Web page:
Prep Football: North defensive line

  • Posted: Thursday, October 31, 2013 12:48 a.m.
    UPDATED: Thursday, October 31, 2013 1:12 a.m.
JON C. LAKEY / SALISBURY POST North Rowan's Malik McGee (64) and Wesley Jefferies (44) celebrate in win over Jesse Carson High School.
JON C. LAKEY / SALISBURY POST North Rowan's Malik McGee (64) and Wesley Jefferies (44) celebrate in win over Jesse Carson High School.

SPENCER — North Rowan’s return to football relevance in 2012 was almost all positive, but the season ended on a sour note with a playoff loss to West Montgomery.

The good news is that defeat stung badly enough and the taste was bitter enough that many Cavaliers vowed not to experience that sort of misery again, and they’ve been camped out in the weight room since last January.


“That loss to West Montgomery, a lot of us took it hard,” rush end Shane Parker said. “I think since the day the last football season ended we started getting ready for this one.”

“This one” has gone according to the green and gold blueprint so far. North, 9-0 and ranked No. 1 in 2A for many weeks, has overwhelmed opponents not just with the speed that everyone knows about, but with serious size and strength in a lot of places.

Three guys who have been instrumental in a consistently stout defense that leads the county in just about everything are Wesley Jefferies, a 6-foot-5, 270-pound tackle; Parker, a large, tough rush end at 235 pounds, and Malik McGee, the 270-pound nose guard. All three are juniors, which means North isn’t going to be any easier to deal with in 2014.

“Those three are great kids who keep practice alive,” North head coach Joe Nixon said. “But when it’s time to play, when it’s time to get serious, they’ve been all business.They’re still improving as a group every week, and that’s what you want to see.”

Parker was a second-teamer last season, while Jefferies and McGee have come from completely under the radar to assume major roles.

“That’s an interesting group right there,” defensive coordinator Stevie Williams said with a chuckle. “Those kids have definitely busted their tails. They’ve become really good players for two reasons — because they got in shape and because they got a lot stronger.”

The only jobs that might be tougher than nose guard are lion tamer and New York City cab driver. Playing nose guard means taking on constant double teams so teammates can make the tackles. Star linebacker Xavier Robinson made 14 tackles Friday. He should send a thank-you card to McGee, who has the low-ego, upbeat personality needed for the nose guard role.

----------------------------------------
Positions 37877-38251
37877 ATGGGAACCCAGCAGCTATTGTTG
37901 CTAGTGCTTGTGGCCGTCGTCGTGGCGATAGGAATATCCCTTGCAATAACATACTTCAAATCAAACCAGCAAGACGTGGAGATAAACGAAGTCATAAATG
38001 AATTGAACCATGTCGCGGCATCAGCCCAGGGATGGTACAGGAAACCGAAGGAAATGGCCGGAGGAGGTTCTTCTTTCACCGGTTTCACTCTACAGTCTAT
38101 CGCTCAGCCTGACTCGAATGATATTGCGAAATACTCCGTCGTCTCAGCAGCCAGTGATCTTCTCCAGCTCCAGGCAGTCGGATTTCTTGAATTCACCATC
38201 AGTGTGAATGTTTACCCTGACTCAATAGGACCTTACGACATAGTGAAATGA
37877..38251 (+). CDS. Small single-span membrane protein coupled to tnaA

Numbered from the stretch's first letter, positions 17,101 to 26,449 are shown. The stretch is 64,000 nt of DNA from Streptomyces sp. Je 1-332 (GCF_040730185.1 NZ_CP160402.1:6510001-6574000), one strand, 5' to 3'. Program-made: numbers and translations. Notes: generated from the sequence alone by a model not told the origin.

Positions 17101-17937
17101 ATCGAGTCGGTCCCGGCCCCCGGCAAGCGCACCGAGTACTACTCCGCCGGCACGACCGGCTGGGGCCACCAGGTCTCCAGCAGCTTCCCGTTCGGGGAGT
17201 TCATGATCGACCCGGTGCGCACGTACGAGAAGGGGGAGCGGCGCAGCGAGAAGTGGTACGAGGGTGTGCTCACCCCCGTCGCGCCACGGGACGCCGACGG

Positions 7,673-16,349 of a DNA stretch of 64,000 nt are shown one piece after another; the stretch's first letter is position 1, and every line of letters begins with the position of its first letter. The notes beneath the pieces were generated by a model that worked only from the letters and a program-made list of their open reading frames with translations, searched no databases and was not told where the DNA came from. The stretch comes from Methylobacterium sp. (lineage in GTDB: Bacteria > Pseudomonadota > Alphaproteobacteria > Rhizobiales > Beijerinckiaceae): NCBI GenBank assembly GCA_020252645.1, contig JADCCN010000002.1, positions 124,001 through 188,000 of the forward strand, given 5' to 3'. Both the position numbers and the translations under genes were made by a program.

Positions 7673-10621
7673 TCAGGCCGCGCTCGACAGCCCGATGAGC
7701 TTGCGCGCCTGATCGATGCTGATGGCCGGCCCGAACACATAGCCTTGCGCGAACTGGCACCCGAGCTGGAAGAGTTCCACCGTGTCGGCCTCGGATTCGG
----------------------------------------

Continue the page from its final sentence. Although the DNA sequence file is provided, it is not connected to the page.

“All we do is work,” McGee said. “And maybe try to beat up on the o-line a little bit in practice. That way we all get better.”

McGee was North’s player of the game when the Cavaliers traveled to Providence Grove. He’s been in on 32 tackles this season.

“Coming into this season, we were really worried about nose guard,” North assistant Josh Sophia said. “Instead of a weakness, it’s become a strength.”

Jefferies is so huge, he’s easy to spot on the field. With his natural size, it’s hard to believe he spent several years aways from football.

“I’ve always been big, but I really didn’t play after second grade up until my freshman year,” Jefferies said. “The boys wanted me to come out, and I decided to give it another shot.”

He had his best game of the season, dominating in North’s 46-7 win against a pretty decent East Davidson club on Friday. Jefferies made six stops and four of them were in the ED backfield. Jefferies has 15 tackles for loss this season. That ranks second on the team to senior end Cecil McCauley, who is enjoying another all-county type season with 8.5 sacks and a whopping 25 tackles for loss.

“Tackles for loss and sacks are things we emphasize,” Williams said. “Stop the run and sack the quarterback. That’s what it’s about.”

Besides using his strength to record eight tackles for loss, Parker has good presence of mind. When Mike Robinson jerked a fumble loose in Friday’s game, it was Parker who pounced on it.

It also was Parker who stuffed a third-and-1 run by East Davidson, a play that forced a punt — and any time North can get the ball back for its offense, it can score in a hurry. One exciting punt return by Kasaun Coney and one great run by Jareke Chambers followed and North had another touchdown in the books.

“We put our game faces on a few times against East Davidson when they were close to scoring,” said Parker, who has been in on 26 tackles.

North also has some depth. When Parker hurt an ankle in the Carson game, sophomore Jake Pritchard stepped in and played in some of North’s toughest games of the season. Pritchard is undersized for the d-line, but he more than held his own.

Jim Herndon also has been a capable reserve.

“It’s next year when we’re going to have some really nice depth on the defensive line,” Williams said. “We’ve got some very good jayvee kids.”

One reason North has been so successful is it hasn’t taken any games off. No matter who the opponent is and no matter what the opponent’s record is, the Cavaliers have showed up like it was a playoff game.

The Cavalies realize the next two opponents, Thomasville and Salisbury, don’t have good records, but they also realize it’s still Thomasville and Salisbury, traditional powers with pride and athletes.

“We expect both of those games to be very tough, and we’re going to prepare hard in practice for those games,” McGee said.

McGee, Jefferies and Parker smile a lot and seem as playful as pups. But on Friday nights, they’ve been Dobermans.

“East Davidson was a pretty physical team,” Nixon said. “But I thought our kids also did their fair share of being physical.”

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